Peripherals
+ PRUs
Interrupt
Controller
(INTC)
eCAP
MPY/MAC
8
Fast I/O Interface
Cortex A8
L3F
L3S
L4 PER
Peripherals
GPIO1
GPIO2
GPIO3
....
GPIO 3.19
Pinmux
Device pin
9
Fast I/O Interface
• Reduced latency through direct access to pins
– Read or toggle I/O within a single PRU cycle
– Detect and react to I/O event within two PRU cycles
• Independent general purpose inputs (GPIs)
and general purpose outputs (GPOs)
– PRU R31 directly reads from up to 30 GPI pins
– PRU R30 directly writes up to 32 PRU GPOs
• Configurable I/O modes per PRU core
Cortex A8
L3F
L3S
L4 PER
– GP input modes
•
•
•
Direct connect
16-bit parallel capture
28-bit shift
– GP output modes
•
•
Direct connect
Shift out
PRU
Subsystem
Peripherals
GPIO1
GPIO2
GPIO3
....
GPIO 3.19
PRU
output 5
Pinmux
Device pin
10
GPIO Toggle: Bench measurements
ARM GPIO Toggle
~200ns
PRU IO Toggle:
~5ns = ~40x Faster
11
Integrated Peripherals
• Provide reduced PRU read/write access latency compared to external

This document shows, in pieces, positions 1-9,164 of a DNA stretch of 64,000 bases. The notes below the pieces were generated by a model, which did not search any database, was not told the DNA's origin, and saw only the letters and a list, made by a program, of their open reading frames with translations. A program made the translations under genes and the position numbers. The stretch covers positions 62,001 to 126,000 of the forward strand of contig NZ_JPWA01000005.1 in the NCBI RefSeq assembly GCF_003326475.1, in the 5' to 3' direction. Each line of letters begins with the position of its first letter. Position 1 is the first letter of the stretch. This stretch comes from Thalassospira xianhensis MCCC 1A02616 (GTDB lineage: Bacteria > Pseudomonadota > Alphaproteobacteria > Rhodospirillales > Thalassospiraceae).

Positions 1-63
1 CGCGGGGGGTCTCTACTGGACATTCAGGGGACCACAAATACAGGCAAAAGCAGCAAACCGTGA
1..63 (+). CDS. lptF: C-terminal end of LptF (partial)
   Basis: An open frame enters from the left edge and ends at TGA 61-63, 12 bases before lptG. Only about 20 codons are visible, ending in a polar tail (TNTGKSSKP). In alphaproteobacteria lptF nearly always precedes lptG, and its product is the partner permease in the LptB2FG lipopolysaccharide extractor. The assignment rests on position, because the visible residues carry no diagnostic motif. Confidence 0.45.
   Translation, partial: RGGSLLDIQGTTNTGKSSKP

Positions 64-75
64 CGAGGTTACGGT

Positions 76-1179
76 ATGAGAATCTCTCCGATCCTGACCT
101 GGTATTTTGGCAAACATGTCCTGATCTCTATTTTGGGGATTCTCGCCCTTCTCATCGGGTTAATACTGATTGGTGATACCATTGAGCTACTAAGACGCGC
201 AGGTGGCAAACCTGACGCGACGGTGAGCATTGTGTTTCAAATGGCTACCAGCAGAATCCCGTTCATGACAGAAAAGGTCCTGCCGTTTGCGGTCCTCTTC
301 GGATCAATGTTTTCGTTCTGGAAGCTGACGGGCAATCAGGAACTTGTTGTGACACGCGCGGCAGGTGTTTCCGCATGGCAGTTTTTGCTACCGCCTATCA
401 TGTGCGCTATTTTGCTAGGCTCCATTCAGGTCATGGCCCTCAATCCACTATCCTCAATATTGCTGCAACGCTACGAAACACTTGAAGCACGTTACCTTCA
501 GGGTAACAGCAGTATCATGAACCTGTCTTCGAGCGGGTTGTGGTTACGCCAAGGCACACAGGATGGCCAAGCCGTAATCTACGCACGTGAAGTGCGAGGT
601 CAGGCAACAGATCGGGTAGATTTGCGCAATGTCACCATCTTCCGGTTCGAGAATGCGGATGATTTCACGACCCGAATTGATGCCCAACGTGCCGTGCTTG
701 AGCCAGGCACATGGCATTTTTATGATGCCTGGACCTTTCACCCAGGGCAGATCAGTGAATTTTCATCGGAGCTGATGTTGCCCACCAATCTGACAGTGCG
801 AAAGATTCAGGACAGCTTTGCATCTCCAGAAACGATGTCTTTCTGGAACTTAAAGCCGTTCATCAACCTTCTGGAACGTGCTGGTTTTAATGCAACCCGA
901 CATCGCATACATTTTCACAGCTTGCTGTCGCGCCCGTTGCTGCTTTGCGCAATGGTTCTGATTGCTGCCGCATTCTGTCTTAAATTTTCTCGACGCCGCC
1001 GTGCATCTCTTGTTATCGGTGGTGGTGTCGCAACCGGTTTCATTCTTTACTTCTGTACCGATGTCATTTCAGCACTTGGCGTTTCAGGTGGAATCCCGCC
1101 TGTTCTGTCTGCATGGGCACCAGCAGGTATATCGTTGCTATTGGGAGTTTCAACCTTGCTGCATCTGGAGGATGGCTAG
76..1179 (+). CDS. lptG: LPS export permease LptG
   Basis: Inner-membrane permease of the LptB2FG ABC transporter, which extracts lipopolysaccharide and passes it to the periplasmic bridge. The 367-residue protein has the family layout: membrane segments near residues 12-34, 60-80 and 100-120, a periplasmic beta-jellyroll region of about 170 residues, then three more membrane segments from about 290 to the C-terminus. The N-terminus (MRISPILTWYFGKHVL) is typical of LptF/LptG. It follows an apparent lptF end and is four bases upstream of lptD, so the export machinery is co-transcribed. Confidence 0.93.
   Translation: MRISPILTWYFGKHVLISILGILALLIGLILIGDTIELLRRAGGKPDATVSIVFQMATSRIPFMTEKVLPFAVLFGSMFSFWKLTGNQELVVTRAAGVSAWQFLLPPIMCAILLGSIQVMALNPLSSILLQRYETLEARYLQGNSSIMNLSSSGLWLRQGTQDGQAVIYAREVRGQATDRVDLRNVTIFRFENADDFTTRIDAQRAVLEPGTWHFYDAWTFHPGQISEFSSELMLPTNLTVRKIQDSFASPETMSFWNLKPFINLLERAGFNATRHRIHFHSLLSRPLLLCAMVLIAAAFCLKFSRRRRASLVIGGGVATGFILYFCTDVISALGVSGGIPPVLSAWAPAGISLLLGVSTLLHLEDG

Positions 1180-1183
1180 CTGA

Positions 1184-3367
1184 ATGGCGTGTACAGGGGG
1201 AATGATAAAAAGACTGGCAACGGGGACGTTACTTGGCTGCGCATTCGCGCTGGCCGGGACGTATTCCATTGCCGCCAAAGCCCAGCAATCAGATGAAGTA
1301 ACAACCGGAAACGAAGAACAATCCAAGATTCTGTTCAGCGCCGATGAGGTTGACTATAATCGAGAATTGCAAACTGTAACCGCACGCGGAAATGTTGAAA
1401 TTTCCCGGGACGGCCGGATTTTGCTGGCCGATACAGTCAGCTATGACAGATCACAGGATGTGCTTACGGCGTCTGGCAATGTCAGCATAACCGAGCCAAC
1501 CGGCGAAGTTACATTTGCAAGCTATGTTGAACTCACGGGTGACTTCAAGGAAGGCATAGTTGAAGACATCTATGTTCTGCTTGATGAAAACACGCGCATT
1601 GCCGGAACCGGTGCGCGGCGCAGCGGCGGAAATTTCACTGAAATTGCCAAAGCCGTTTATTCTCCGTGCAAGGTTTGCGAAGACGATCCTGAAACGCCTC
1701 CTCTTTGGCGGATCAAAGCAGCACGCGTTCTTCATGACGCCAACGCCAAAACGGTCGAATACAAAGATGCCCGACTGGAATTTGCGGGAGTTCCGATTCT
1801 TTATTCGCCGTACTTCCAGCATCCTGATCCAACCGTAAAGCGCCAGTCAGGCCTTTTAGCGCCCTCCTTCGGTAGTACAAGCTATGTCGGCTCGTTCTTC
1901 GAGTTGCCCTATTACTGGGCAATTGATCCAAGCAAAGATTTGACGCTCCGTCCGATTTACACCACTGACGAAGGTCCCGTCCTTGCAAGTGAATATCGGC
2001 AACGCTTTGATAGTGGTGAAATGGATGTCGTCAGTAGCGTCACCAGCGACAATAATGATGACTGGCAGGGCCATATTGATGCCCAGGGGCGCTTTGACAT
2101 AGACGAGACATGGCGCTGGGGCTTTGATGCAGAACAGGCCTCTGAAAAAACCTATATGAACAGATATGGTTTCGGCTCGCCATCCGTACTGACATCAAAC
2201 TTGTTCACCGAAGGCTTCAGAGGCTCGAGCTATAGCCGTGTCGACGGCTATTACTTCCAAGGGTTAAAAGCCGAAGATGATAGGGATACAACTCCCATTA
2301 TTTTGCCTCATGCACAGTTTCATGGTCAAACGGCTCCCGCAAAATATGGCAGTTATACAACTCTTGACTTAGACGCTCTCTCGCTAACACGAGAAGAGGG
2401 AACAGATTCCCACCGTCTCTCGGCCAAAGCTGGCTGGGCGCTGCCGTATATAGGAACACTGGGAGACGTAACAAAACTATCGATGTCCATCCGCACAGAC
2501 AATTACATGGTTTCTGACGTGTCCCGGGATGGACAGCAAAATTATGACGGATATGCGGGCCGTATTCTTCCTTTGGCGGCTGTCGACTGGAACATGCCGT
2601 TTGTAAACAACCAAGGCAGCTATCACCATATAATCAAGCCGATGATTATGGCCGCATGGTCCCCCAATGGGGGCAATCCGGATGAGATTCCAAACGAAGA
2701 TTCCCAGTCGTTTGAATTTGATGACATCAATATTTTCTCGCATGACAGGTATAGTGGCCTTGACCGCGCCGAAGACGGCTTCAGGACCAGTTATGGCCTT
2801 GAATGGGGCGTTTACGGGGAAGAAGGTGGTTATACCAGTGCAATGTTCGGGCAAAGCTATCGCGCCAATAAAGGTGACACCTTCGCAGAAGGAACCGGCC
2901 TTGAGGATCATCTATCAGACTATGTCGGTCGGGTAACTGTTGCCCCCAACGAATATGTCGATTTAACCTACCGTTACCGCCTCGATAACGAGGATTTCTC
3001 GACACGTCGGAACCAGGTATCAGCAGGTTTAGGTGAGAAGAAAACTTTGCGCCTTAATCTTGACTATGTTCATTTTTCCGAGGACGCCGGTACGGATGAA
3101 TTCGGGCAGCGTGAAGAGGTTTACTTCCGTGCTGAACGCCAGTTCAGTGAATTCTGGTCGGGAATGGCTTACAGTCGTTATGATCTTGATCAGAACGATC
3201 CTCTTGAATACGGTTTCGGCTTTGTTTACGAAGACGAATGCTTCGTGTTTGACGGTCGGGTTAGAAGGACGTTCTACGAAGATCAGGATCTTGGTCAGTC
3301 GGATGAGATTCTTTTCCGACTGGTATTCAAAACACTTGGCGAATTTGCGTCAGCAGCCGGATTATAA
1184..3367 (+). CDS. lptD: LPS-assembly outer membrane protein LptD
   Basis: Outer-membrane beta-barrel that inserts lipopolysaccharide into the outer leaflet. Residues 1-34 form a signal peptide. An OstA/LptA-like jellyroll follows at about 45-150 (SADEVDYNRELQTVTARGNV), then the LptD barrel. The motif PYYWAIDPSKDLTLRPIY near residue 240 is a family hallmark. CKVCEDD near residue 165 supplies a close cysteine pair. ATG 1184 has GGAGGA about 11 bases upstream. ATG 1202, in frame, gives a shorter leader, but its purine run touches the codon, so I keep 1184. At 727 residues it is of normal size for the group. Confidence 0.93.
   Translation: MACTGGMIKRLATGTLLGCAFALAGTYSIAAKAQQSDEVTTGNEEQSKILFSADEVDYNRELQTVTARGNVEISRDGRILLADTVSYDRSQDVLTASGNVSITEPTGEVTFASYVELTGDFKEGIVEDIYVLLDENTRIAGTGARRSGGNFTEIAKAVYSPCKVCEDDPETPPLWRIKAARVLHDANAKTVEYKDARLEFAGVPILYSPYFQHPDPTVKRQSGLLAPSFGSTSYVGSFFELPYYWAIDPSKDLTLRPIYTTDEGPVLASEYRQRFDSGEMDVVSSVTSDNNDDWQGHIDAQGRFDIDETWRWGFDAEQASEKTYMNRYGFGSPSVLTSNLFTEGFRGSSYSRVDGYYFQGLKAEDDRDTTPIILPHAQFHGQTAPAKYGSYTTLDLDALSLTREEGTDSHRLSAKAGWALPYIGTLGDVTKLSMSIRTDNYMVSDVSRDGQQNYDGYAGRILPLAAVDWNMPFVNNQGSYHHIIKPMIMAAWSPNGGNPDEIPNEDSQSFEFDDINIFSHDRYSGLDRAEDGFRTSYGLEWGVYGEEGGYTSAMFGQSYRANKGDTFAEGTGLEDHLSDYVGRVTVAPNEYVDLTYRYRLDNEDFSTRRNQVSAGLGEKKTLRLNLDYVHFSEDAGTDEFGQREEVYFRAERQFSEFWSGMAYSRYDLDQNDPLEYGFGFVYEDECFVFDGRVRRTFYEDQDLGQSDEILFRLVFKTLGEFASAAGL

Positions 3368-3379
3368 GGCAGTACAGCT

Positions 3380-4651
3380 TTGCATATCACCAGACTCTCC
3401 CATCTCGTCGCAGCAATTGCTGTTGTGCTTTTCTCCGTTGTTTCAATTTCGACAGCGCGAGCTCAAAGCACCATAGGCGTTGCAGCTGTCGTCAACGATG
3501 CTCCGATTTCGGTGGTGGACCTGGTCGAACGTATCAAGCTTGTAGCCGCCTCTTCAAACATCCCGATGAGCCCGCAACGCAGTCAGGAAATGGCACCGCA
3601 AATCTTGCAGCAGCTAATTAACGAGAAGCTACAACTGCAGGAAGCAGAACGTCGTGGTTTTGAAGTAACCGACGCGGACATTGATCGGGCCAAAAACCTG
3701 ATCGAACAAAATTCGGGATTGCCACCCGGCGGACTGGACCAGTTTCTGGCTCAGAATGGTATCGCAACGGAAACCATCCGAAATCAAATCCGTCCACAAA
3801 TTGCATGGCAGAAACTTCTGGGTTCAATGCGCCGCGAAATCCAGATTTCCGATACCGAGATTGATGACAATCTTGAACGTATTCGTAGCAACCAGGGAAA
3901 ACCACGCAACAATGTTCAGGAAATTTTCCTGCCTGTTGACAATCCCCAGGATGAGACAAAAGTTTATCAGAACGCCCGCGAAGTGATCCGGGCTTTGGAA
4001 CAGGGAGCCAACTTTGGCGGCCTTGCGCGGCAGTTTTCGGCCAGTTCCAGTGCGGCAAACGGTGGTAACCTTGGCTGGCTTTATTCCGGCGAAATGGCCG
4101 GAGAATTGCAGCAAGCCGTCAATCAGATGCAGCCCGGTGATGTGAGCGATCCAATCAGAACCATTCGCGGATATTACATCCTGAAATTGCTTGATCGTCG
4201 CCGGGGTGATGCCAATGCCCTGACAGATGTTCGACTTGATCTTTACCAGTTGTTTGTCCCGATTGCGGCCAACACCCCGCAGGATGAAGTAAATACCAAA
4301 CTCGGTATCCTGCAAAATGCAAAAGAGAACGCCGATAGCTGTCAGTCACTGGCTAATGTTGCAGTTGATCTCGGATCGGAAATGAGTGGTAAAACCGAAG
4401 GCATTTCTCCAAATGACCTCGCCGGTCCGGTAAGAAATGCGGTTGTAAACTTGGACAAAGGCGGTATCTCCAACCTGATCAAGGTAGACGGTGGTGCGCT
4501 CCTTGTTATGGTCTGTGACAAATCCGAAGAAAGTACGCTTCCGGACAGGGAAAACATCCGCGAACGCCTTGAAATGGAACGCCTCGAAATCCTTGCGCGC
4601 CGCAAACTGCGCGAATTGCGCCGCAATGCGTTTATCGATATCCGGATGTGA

peripherals
• Local peripherals don’t need to go through external L3 or L4 interconnects
• Can be used by PRU or by the ARM as additional hardware peripherals on the
device
• Integrated peripherals:
–
–
–
–
–
PRU UART
PRU eCAP
PRU MDIO
PRU MII_RT
PRU IEP
Real-time Ethernet
specific modules
Programmable Real-Time Unit (PRU)
Subsystem
Shared
RAM
PRU0
PRU1
(200MHz)
(200MHz)
Inst.
RAM
Data
RAM
Inst.
RAM
Data
RAM
Interconnect
INTC
UART
eCAP
MII x2
MDIO
IEP
(Timer)
12
PRU “Interrupts”
• The PRU does not support asynchronous interrupts.
– However, specialized h/w and instructions facilitate efficient polling of
system events.
– The PRU-ICSS can also generate interrupts for the ARM, other PRU-ICSS,
and sync events for EDMA.
• From UofT CSC469 lecture notes, “Polling is like picking up your phone
every few seconds to see if you have a call. Interrupts are like waiting
for the phone to ring.
– Interrupts win if processor has other work to do and event response time is
not critical
– Polling can be better if processor has to respond to an event ASAP”
• Asynchronous interrupts can introduce jitter in execution time and
generally reduce determinism. The PRU is optimized for highly
deterministic operation.
13
PRU Summary and Update
• Cortex-A arch designed more for performance than real-time
• PRU designed for low-latency and deterministic, making real-time
easier to deal with
• Using both for their designed purposes is an elegant system design